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Mon, Jun 29, 2009

1st Signal From GOES-O Satellite Received Following Successful Launch

"Performing As Planned"

NASA and the National Oceanic and Atmospheric Administration (NOAA) have received the first on-orbit signals from GOES-O, indicating that the Earth-observation satellite is healthy and operating normally. Controllers confirmed initial contact with the spacecraft at 12:25 a.m. Eastern time at a ground station on the Diego Garcia atoll in the Indian Ocean.

"We are very pleased to report that GOES-O is performing as planned, and we will continue to support this satellite through handover to NOAA so that it can fulfill its mission of providing critical, life-saving weather information,” said Craig Cooning, vice president and general manager of Boeing Space and Intelligence Systems. "The launch of GOES-O is a testament to the collaborative teaming and commitment of our employees to provide best-of-industry, next-generation environmental systems to NASA and NOAA."

GOES-O was launched on a Delta IV rocket Saturday at 6:51 p.m. Eastern time from Space Launch Complex 37B at Cape Canaveral Air Force Station, Fla. Boeing commercial launch business Boeing Launch Services procured the vehicle and mission services from United Launch Alliance.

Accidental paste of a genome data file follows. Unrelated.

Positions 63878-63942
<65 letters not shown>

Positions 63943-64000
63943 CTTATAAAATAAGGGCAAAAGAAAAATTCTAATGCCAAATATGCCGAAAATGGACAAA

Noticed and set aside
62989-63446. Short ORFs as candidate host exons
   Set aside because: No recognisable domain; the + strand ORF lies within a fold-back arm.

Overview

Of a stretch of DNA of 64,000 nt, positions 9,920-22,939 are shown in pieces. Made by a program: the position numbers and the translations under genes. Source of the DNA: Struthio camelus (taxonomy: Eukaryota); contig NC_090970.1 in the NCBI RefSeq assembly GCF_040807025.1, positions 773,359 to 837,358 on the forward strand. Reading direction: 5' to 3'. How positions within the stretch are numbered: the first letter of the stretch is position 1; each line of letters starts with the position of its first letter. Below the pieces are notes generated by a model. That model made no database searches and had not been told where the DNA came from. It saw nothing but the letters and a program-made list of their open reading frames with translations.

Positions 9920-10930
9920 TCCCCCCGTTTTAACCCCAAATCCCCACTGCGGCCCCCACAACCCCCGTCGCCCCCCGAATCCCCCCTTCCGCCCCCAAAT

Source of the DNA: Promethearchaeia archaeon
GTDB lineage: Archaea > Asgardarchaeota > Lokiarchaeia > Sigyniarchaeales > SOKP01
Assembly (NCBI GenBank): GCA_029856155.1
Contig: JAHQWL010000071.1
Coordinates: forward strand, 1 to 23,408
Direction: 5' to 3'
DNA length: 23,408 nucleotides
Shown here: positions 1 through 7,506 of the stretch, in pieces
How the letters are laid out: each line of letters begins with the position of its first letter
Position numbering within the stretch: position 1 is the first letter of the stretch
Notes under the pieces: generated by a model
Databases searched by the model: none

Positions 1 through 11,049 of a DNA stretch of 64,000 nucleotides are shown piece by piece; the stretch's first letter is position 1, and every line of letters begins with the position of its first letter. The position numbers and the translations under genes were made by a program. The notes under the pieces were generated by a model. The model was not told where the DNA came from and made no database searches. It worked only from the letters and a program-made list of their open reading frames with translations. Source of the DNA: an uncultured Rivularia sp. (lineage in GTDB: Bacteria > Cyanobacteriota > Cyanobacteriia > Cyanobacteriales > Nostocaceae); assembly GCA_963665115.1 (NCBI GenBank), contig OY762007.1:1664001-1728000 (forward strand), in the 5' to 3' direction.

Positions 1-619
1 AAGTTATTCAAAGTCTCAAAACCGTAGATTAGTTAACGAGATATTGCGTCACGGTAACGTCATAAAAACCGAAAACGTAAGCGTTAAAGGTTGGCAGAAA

Sunday's signal acquisition marks the second successful launch in the GOES N-P series and the latest step in enhancing NOAA’s Earth-observation and weather-monitoring capabilities. GOES-O, which is designed for a minimum orbit life of 10 years, will be placed in on-orbit storage and may replace an older GOES satellite in 2010. Together with GOES-13 (formerly GOES N), which launched on May 24, 2006, GOES-O will provide complete coverage of the Western Hemisphere.

The three-axis Boeing 601 spacecraft includes an imager that produces visible and infrared images of the Earth’s surface, oceans, cloud cover and storm developments; a multispectral sounder that provides vertical temperature and moisture profiles of the atmosphere; and a solar X-ray imager that monitors the sun’s X-rays for early detection of solar flares. GOES-O also carries space environment monitoring instruments that will measure X-rays and extreme ultraviolet and particle emissions, including solar protons, alpha particles and electrons. The GOES-O communications subsystem also includes a search-and-rescue capability to detect distress signals from ships and airplanes.

FMI: www.nasa.gov, www.noaa.gov, www.boeing.com

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